Despite the years of error-free ATC operations using the Remote Tower system at Leesburg, the FAA also demanded Saab build another version of the Remote Tower at the FAA’s Technical Center in Atlantic City. How this new site at a completely unrelated airport would assist the FAA in certifying the Remote Tower was never explained.

In an attempt to salvage the operating Remote Tower at Leesburg, Saab petitioned the FAA, “to consider any and all means to extend the operational viability decision for the current system, including potentially providing a limited SDA, which would allow the current ATC services at Leesburg to continue.” The agency politely declined.

Adding salt to the wound, On February 21, 2023, the FAA made a presentation to the Leesburg Airport commission, explaining the specific mistakes Saab made during its efforts to gain system design approval for the Remote Tower. The agency said, “Early FAA efforts on Remote Towers determined the approval and operation of these systems should be handled under the contract tower program due to their potential safety impacts, like hazardous and misleading information being provided to controllers and the legal liabilities the airport sponsor and the FAA could be in for if there were any accidents of incidents.” Again, in the five years of testing, no ATC errors were ever reported. The February meeting also detailed the next steps required to archive the Remote Tower project files, in addition to disposal instructions for what it considered unnecessary Saab documentation.

In early March of this year, the FAA sent a confusing, almost contradictory letter to Leesburg mayor Kelly Burk explaining that, “We at the FAA understand and appreciate your frustration with the decision to cease remote tower services at JYO, but for safety reasons, there was no other choice to be made. JYO has a solid safety track record operating as a non-towered airport, and we expect that to continue.” How the agency expected to maintain the airport’s safety record after ATC services were withdrawn was also not explained at the time.

A British Airways Embraer departing from London City highlights that airport’s remote tower.

So why pressure Saab to pull the plug on a system that was working well at Leesburg by creating unrealistic demands for the company? No one is completely certain of the FAA’s motivation, but that 167-page guide to building brick-and-mortar buildings may have been involved. About 18 months ago, the FAA also held a webinar explaining the agency’s process to begin replacing those old towers with the more environmentally friendly ones. They also introduced the architects the agency planned to use for the work. I asked the FAA employee in charge of the session if the agency would be considering Remote Towers as a tactical alternative. My question was met with a resounding no. The woman told me Remote Tower technology was not mature enough, a rather odd assessment despite the operational record at Leesburg. Surprisingly, the FAA’s FY23 business plan mentions the Remote Tower idea in a few places such as noting an internal target to update an operational safety assessment in April of this year, just a few months after the agency had made the decision to shut down the Leesburg experiment. The plan also strangely calls for the agency to update Saab’s Remote Tower Compliance Matrix by the end of September, again something unlikely to occur now that the JYO project was halted.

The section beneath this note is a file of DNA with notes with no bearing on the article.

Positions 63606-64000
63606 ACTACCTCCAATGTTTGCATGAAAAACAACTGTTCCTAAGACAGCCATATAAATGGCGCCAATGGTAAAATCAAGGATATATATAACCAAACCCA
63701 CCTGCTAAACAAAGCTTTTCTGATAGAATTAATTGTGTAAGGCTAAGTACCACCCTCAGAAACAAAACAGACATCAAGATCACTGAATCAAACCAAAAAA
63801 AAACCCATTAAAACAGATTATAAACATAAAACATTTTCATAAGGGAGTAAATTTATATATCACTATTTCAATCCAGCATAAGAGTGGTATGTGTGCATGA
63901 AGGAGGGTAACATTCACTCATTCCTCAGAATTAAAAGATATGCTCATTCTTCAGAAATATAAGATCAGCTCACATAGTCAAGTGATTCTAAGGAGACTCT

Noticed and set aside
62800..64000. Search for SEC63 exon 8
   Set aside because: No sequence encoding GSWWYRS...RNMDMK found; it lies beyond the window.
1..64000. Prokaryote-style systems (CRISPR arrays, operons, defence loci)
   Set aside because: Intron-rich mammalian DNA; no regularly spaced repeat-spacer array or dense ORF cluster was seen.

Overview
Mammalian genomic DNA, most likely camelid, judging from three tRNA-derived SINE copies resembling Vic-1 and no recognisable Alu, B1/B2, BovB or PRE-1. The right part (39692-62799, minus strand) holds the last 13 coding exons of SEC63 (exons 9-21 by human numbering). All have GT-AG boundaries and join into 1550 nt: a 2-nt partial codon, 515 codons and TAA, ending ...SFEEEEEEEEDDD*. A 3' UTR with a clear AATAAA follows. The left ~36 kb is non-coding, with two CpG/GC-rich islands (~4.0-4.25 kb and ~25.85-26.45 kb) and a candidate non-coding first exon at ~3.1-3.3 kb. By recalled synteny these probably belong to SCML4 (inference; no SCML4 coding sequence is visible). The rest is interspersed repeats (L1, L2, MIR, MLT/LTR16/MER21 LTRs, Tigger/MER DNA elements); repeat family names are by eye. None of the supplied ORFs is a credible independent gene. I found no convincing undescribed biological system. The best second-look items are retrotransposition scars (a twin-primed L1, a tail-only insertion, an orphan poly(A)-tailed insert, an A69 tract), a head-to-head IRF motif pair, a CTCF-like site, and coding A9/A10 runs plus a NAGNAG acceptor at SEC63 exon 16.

The Aftermath

In February of this year, the Town of Leesburg issued an update on the Remote Tower’s status. The document confirmed that the FAA was canceling the RT program at JYO despite providing ATC services to airport users 10 hours a day since June 2018. The RT shut down completely in the middle of June 2023. That’s when most local users learned of Saab’s reluctance to continue dumping cash into the Remote Tower project when they didn’t believe the FAA would ever certify the system. They also learned Leesburg was at significant risk of losing all ATC services. A Saab spokesman said, “I do think they [the FAA] came at this from a safety standpoint. But they look at it in a very rigid, very limited way. You’ve got a group here that’s not used to certifying this kind of system. And they said, here’s what we require. And until you do that, it doesn’t make it through. We don’t care, because our goal is to make sure everything is 100% or 110% safe.”

An important update to the Remote Tower project appeared in a recent edition of the Reason Foundation’s Aviation News Policy newsletter, written by the foundation’s director of Transportation Policy, Bob Poole. He said, “The Town of Leesburg, VA, has reached an agreement with FAA for continued air traffic control tower operations at the busy general aviation airport. Leesburg will rent the current mobile tower through June 2024, and FAA has agreed to pay the salaries of air traffic controllers operating from that facility for the next five years, while the town begins planning for a brick-and-mortar tower to replace the mobile facility.” The airport manager at Leesburg told me he hopes the FAA will have the new brick-and-mortar building in operation no later than 2030.